The religious perspectives on the meaning of life are those ideologies which explain life in terms of an implicit purpose not defined by humans.
Western and Middle Eastern religions
Though Christianity has its roots in Judaism, and shares much of the latter faith's ontology, its central beliefs derive from the teachings of Jesus Christ, as presented in the New Testament. Life's purpose in Christianity is to seek divine salvation through the grace of God and intercession of Christ. (cf. John 11:26) The New Testament speaks of God wanting to have a relationship with humans both in this life and the life to come, which can happen only if one's sins are forgiven (John 3:16–21; 2 Peter 3:9).
In the Christian view, humankind was made in the Image of God and perfect, but the Fall of Man caused the progeny of the first Parents to inherit Original Sin. The sacrifice of Christ's passion, death and resurrection provide the means for transcending that impure state (Romans 6:23). The means for doing so varies between different groups of Christians, but all rely on belief in Jesus, his work on the cross and his resurrection as the fundamental starting point for a relationship with God. Faith in God is found in Ephesians 2:8–9 – "For by grace you have been saved through faith; and that not of yourselves, it is the gift of God; not as a result of works, that no one should boast." (New American Standard Bible; 1973). People are justified by belief in the propitiatory sacrifice of Jesus' death on the cross. The Gospel maintains that through this belief, the barrier that sin has created between man and God is destroyed, and allows God to change people and instill in them a new heart after His own will, and the ability to do it. This is what the term reborn or saved almost always refers to. This places Christianity in stark contrast to other religions which claim that believers are justified with God through adherence to guidelines or law given to us by God.
In the Westminster Shorter Catechism, the first question is: "What is the chief end of Man?", that is, "What is Man's main purpose?". The answer is: "Man's chief end is to glorify God, and enjoy him forever". God requires one to obey the revealed moral law saying: "love the Lord your God with all your heart, with all your soul, with all your strength, and with all your mind; and your neighbour as yourself". The Baltimore Catechism answers the question "Why did God make you?" by saying "God made me to know Him, to love Him, and to serve Him in this world, and to be happy with Him forever in heaven."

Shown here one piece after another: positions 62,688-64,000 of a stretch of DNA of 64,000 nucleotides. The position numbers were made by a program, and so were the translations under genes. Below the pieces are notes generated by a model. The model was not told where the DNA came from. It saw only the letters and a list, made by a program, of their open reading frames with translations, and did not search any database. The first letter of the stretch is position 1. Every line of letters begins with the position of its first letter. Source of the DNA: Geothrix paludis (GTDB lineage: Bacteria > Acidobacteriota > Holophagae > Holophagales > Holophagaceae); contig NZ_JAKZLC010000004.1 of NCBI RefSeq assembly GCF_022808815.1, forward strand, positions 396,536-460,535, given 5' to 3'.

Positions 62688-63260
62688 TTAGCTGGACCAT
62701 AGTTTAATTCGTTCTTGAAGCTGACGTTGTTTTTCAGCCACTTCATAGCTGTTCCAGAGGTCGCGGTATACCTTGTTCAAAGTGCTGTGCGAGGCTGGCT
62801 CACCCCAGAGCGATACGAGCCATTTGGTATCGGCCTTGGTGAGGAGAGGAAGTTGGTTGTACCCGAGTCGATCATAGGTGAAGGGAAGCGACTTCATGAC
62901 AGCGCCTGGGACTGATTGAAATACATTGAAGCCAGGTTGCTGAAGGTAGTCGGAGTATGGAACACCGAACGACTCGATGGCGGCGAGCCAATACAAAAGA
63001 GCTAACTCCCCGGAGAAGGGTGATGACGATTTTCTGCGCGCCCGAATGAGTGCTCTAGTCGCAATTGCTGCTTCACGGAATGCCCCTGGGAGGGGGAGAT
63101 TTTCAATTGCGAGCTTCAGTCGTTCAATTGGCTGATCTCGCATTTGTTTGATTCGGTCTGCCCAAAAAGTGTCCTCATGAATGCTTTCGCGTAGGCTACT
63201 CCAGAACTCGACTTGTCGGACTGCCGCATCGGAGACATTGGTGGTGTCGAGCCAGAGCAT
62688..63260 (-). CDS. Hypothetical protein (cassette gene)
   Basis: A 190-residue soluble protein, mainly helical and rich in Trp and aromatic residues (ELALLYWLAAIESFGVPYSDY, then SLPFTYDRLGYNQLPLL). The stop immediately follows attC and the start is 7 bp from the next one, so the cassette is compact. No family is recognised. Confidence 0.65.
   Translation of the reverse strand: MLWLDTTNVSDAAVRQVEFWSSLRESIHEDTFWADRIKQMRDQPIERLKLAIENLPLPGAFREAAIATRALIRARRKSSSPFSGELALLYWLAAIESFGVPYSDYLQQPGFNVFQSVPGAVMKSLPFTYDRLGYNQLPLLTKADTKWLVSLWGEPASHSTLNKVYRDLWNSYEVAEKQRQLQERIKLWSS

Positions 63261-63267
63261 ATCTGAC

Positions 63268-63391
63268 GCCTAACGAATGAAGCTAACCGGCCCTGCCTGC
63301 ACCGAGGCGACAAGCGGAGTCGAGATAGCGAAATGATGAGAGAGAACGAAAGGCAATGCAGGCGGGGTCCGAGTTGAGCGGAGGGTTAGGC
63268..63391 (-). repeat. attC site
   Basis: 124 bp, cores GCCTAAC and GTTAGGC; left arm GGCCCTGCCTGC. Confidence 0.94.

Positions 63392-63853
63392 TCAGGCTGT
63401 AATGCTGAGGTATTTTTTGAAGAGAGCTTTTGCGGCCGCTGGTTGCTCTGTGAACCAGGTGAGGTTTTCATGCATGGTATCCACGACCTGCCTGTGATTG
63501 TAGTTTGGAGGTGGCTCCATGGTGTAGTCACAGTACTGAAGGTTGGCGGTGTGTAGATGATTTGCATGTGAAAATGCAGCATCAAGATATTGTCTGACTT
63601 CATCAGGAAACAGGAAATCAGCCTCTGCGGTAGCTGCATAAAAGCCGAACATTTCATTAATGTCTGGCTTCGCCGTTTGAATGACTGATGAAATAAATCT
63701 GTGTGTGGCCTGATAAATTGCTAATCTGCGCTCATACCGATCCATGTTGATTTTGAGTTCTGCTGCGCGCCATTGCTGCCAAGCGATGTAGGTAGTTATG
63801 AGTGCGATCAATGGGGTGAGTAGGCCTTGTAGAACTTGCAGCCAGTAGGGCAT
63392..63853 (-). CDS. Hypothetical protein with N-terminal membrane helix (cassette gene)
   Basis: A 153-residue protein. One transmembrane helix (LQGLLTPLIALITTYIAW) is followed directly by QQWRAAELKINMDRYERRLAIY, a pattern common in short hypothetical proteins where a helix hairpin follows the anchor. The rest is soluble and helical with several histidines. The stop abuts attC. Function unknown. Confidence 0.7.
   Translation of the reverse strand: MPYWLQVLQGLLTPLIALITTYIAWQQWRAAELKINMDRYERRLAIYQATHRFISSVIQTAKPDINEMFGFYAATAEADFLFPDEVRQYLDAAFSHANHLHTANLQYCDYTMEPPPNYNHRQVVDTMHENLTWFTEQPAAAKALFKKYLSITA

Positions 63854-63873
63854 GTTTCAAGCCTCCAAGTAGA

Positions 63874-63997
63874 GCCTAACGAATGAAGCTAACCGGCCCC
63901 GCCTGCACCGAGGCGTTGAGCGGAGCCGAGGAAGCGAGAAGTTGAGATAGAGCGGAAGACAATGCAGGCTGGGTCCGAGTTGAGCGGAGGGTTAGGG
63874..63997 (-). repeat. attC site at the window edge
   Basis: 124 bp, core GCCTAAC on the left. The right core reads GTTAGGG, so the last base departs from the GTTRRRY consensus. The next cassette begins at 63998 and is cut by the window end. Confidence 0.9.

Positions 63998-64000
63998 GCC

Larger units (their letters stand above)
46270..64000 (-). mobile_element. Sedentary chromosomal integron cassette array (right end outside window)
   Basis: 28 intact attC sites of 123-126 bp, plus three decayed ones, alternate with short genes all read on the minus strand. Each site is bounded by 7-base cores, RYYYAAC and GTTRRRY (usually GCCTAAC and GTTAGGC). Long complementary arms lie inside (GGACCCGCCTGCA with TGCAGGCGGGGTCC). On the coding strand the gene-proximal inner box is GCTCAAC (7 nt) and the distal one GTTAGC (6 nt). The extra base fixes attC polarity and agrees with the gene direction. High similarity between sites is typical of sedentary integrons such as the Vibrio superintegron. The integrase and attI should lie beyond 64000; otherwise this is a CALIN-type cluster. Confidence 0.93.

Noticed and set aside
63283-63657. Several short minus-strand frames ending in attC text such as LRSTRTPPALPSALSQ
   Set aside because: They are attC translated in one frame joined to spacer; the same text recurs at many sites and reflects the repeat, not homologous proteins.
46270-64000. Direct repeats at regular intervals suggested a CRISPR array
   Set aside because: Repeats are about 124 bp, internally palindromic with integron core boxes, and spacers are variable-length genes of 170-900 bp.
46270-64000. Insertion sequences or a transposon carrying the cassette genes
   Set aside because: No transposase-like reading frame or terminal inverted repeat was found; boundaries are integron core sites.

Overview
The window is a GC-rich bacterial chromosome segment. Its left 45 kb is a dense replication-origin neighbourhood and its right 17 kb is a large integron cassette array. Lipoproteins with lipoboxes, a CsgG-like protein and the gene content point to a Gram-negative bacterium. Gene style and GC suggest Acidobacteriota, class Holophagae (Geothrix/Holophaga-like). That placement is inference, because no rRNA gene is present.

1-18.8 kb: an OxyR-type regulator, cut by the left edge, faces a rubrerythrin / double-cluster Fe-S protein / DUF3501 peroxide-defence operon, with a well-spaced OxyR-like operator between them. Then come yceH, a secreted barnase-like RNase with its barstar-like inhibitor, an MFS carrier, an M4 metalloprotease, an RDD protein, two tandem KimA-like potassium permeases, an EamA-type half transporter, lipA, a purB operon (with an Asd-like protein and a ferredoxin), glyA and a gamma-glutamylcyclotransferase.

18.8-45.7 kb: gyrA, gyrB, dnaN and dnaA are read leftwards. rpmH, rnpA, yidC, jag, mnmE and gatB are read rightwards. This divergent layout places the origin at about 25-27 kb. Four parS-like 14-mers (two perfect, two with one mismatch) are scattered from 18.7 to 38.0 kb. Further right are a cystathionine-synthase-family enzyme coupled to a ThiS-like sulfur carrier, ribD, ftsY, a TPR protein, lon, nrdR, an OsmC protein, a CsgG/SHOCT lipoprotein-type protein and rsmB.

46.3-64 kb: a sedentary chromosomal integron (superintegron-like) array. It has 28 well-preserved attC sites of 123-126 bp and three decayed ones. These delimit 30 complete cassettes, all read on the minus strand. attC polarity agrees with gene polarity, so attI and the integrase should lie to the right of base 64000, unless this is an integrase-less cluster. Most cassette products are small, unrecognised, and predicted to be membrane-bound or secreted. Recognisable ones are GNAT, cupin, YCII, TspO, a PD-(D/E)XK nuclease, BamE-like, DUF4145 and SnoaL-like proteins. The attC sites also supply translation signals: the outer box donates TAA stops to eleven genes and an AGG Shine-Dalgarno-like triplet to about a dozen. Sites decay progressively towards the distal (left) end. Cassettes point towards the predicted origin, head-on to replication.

The Apostle Paul also answers this question in his speech on the Areopagus in Athens: "And He has made from one blood every nation of men to dwell on all the face of the earth, and has determined their preappointed times and the boundaries of their dwellings, so that they should seek the Lord, in the hope that they might grope for Him and find Him, though He is not far from each one of us."
In Islam, man's ultimate life objective is to worship the creator Allah by abiding by the Divine guidelines revealed in the Qur'an and the Tradition of the Prophet. Earthly life is merely a test, determining one's afterlife, either in Jannat (paradise) or in Jahannam (Hell).
For Allah's satisfaction, via the Qur'an, all Muslims must believe in God, His revelations, His angels, His messengers, and in the "Day of Judgment". The Qur'an describes the purpose of creation as follows: "Blessed be he in whose hand is the kingdom, he is powerful over all things, who created death and life that he might examine which of you is best in deeds, and he is the almighty, the forgiving" (Qur'an 67:1–2) and "And I (Allâh) created not the jinn and mankind except that they should be obedient (to Allah)." (Qur'an 51:56). Obedience testifies to the oneness of God in His lordship, His names, and His attributes. Terrenal life is a test; how one acts (behaves) determines whether one's soul goes to Jannat (Heaven) or to Jahannam (Hell).
The Five Pillars of Islam are duties incumbent to every Muslim; they are: Shahadah (profession of faith); Salah (ritual prayer); Zakah (charity); Sawm (fasting during Ramadan), and Hajj (pilgrimage to Mecca). They derive from the Hadith works, notably of Sahih Al-Bukhari and Sahih Muslim.